Anderson has also found himself in demand as a session player for the inventive guitar chops he honed during his years on the road, and his distinctively gruff vocals have been tapped for numerous commercial jingles. But it's his writing talents that are his main focus these days.
Even Stevens: Even’s songwriting career spans many years and stylistic borders from the multi-platinum international hit, “When You’re In Love With A Beautiful Woman” by rock’s Dr Hook, to the three week running #1 Pop hit, “I Love A Rainy Night” by long time partner and superstar, Eddie Rabbitt. He has accumulated an unprecedented 53 BMI Awards, which include: 14 Pop Awards - 26 Country Awards - 1 Six Millionaire Award, 1 Five Millionaire Award - 1 Four Millionaire Award - 2 Three Millionaire Awards - 4 Two Millionaire Awards - and 6 One Millionaire Awards. The Grammy nominated composer has written ASCAP’s Most Played Song of the Year, “Love Will Turn You Around” by Kenny Rogers and won BMI’s Robert J Burton Award, Song of the Year for “Suspicions” by Eddie Rabbitt, earning him the distinction as a BMI “Songwriter of the Century”. He received New York’s prestigious Big Apple Advertising Award for writing a series of national Miller Beer TV & Radio commercials, the CMA Triple Play Award (for having three #1 hits in one year) and has had #1 songs in numerous motion pictures and television productions.

Recently Even was inducted into the  Nashville Songwriter's Hall of Fame.    
Chuck Cannon:
Chuck grew up in the low country of the South Carolina coast. His father and grand-father were both Pentecostal preachers, so his earliest musical influence was a unique strain of gospel music that was an amalgam of Appalachian folk and black spirituals. He started singing in church before he was five years old and it soon became clear that music would be the driving passion in his life.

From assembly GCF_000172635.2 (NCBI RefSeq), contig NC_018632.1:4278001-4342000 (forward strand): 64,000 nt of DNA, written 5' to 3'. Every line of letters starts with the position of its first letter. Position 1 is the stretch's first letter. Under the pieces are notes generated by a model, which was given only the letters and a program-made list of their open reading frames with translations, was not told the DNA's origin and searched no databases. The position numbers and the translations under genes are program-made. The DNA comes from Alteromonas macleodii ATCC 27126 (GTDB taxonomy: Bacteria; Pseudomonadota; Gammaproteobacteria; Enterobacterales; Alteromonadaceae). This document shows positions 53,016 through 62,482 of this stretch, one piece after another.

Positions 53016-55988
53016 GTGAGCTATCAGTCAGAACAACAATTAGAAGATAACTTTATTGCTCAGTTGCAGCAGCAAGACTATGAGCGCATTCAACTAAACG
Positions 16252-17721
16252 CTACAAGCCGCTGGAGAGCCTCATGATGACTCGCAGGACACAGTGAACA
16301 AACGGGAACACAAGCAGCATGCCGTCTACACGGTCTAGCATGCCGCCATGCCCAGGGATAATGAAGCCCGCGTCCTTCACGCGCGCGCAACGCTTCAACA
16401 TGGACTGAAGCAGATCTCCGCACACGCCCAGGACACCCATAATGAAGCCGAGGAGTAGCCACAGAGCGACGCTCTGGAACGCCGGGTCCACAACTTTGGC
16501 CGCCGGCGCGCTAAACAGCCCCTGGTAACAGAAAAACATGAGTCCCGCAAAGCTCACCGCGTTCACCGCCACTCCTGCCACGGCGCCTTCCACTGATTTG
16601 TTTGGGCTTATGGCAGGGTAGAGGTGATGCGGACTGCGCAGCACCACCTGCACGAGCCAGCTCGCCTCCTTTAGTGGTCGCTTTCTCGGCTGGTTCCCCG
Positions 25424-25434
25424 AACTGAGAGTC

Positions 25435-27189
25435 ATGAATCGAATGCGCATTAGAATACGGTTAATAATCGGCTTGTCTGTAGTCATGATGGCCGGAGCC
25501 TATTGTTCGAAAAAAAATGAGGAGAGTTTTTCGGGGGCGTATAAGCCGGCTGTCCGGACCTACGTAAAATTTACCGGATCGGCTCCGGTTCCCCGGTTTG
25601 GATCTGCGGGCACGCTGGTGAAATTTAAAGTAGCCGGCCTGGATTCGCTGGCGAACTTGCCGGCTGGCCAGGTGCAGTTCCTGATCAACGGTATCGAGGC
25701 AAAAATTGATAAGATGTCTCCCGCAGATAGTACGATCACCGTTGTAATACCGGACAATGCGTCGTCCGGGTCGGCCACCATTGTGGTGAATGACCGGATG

His first album was Johnny Cash’s "At Folsom Prison" and his influences include: The Beatles, The Temptations, Smokey Robinson, the STAX stuff, Bob Dylan, Hank Williams, Merle Haggard, Jim Croce, Elton John, Bruce Springsteen, and others too numerous to mention.
 
Chuck was a solo performer on the beach circuit for several years before moving to Nashville in 1984 to attend Belmont University, where he studied Music Business and Finance. In 1988 he met producer Marshall Morgan, who signed him as a staff song-writer to Taste Auction Music. In 1992 Chuck opened his own publishing company, Wacissa River Music, Inc. An active champion of songwriters' issues, he served as President of the Nashville Songwriter's Association International (NSAI, 2001-2003). He still serves on the Board and Legislative Committees.
 
His recent honors include BMI's Two-Million-Air award for the Academy of Country Music's 1993 Song of the Year and international hit, "I Love The Way You Love Me," and BMI’s Million-Air award for the #1 hit, "Me Too" written with Toby Keith. As well, Chuck received Academy of Country Music and Country Music Association nominations for the #1 hit, "How Do You Like Me Now," written with country artist Toby Keith.
 
Chuck's last single was Toby Keith's "AMERICAN SOLDIER" and Wynonna's "FLIES ON THE BUTTER (you can't go home again)" with Naomi Judd.